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Extended Producer Responsibility Legislation: 2021 State Trends

by Amber Fording, FiscalNote

A look at the increasing interest in extended producer responsibility policy across the United States


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With climate issues top of mind and the cost of recycling increasing, some states are considering a new approach. Extended producer responsibility (EPR) places the financial or physical responsibility of packaging and products’ end of life on manufacturers. 

As manufacturers have the most control over product packaging, the goal is to incentivize industries to prioritize waste reduction. Like consumer data privacy, the concept of EPR was made mainstream by the European Union. With the lack of federal intervention in the United States, a handful of states have begun to follow suit and introduce their own EPR legislation. 

A State-by-State Approach

EPR proposals usually contain some combination of programs to improve recycling rates (often in the form of a “take back” deposit-refund system for beverage containers), financial incentives for sustainable packaging designs, a requirement to join a producer responsibility organization (PRO), and some bills ban certain types of packaging entirely (i.e. single use plastic bags).

EPR bills also vary by what types of materials they cover. The most frequently targeted materials are product packaging and paper products (PPP) which include plastic containers, aluminum cans, printed paper, glass bottles and containers, newspapers and magazines, cardboard, plastic film, and single use items such as straws, cups, and plastic bags. 

The State of Recycling in 2021

Until 2017, 70 percent of the United States’ plastic waste was sold to China to be recycled into new products, which kept the cost of recycling low for municipalities. After the Chinese government banned almost all recyclable plastic imports in January 2018, many counties suspended their recycling programs when recycling costs subsequently shot up. Many lawmakers now hope to get their states back on track with recycling by involving paper and plastic producers in the cost of recycling. Most bills in the PPP category aim to create investments in existing recycling infrastructure (for example, by requiring payments for producers based on the weighted amount of packaging material they distribute) and holding manufacturers responsible for the recovery of plastic waste.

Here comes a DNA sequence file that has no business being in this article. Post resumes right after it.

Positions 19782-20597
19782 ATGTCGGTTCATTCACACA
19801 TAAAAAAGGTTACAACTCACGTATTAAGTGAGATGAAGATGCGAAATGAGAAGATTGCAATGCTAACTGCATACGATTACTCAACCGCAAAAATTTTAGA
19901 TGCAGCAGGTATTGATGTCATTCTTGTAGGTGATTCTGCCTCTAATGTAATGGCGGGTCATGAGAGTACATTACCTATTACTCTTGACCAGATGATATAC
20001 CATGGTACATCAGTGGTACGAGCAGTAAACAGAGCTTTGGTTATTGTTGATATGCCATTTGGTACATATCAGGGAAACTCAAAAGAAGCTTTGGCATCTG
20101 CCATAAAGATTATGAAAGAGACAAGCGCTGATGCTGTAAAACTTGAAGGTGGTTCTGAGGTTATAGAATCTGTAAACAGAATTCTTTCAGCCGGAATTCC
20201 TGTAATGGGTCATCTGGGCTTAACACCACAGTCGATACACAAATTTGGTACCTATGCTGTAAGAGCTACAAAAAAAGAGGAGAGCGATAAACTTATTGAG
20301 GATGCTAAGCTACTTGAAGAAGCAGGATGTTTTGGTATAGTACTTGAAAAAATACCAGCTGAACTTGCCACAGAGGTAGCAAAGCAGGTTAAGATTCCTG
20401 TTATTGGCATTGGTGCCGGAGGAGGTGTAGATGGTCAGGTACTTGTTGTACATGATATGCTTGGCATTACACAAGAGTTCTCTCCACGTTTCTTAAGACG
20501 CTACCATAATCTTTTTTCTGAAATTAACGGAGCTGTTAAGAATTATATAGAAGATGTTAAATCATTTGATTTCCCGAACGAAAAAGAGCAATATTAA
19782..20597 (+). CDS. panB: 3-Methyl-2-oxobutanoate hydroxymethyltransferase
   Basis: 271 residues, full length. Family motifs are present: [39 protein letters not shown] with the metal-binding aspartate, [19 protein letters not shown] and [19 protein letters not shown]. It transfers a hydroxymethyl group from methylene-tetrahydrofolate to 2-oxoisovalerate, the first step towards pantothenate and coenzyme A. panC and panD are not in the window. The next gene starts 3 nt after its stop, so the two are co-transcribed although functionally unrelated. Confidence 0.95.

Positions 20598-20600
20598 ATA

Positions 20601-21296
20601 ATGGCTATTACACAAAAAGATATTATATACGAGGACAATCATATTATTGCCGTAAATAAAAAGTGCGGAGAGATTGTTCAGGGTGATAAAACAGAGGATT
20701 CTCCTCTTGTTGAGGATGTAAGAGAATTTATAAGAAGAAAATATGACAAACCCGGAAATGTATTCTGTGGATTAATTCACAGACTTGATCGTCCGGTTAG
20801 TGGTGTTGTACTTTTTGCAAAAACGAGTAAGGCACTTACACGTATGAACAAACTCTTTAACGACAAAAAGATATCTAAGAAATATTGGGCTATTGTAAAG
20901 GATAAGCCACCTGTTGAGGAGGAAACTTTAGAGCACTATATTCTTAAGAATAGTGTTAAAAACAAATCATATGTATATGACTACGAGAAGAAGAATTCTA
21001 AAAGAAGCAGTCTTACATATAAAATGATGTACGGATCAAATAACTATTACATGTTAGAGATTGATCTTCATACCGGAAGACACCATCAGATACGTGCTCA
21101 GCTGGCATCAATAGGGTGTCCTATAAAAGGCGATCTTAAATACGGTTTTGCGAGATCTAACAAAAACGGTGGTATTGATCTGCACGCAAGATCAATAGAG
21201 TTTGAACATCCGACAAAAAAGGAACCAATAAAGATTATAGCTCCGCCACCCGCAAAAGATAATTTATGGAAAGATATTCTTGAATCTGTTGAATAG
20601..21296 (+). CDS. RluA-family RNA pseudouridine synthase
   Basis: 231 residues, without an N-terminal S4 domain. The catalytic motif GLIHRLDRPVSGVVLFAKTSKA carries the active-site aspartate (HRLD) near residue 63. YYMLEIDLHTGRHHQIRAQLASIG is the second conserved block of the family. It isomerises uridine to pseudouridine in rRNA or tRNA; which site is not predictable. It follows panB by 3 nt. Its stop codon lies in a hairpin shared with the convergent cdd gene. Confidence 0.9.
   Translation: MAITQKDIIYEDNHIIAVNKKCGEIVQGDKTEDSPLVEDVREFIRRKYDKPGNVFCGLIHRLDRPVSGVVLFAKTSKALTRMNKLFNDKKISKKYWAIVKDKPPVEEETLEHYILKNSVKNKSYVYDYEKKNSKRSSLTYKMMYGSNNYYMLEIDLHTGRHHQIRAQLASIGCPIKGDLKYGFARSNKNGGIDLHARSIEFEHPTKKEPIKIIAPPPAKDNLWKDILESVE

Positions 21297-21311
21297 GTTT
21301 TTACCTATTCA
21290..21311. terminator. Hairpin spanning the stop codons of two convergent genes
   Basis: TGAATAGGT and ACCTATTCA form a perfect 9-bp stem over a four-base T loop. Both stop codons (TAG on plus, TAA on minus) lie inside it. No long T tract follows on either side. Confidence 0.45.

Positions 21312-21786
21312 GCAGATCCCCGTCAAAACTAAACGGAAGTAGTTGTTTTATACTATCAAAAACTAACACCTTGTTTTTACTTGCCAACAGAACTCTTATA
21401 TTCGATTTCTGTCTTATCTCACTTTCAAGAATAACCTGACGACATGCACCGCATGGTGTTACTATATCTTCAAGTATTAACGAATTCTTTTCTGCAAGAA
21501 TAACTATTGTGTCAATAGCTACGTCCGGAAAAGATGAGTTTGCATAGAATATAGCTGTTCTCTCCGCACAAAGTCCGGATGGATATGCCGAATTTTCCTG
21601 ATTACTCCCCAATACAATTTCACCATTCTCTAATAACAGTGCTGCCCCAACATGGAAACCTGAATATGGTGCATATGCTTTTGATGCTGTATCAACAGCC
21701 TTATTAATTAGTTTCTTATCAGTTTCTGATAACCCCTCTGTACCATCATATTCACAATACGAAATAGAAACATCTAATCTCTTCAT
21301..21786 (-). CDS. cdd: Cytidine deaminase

Other categories include home furnishings, particularly carpeting and mattresses, and electronic waste and batteries. Laws for carpet and mattresses currently exist in California, Connecticut, and Rhode Island, and they require manufacturers to design and implement a stewardship program and provide consumers with easier access to collection and recycling of mattresses. 

E-waste and batteries including computers, cell phones, printers, and electric vehicle batteries present particular concern as they contain hazardous chemicals and compounds such as lead, mercury, cadmium, and brominated flame-retardants. Many leading electronics manufacturers such as Dell, Samsung, and Apple have now implemented buy-back or refurbishment programs for used electronics and 24 states have implemented some type of EPR requirements for e-waste. 

Interest in EPR Legislation Spikes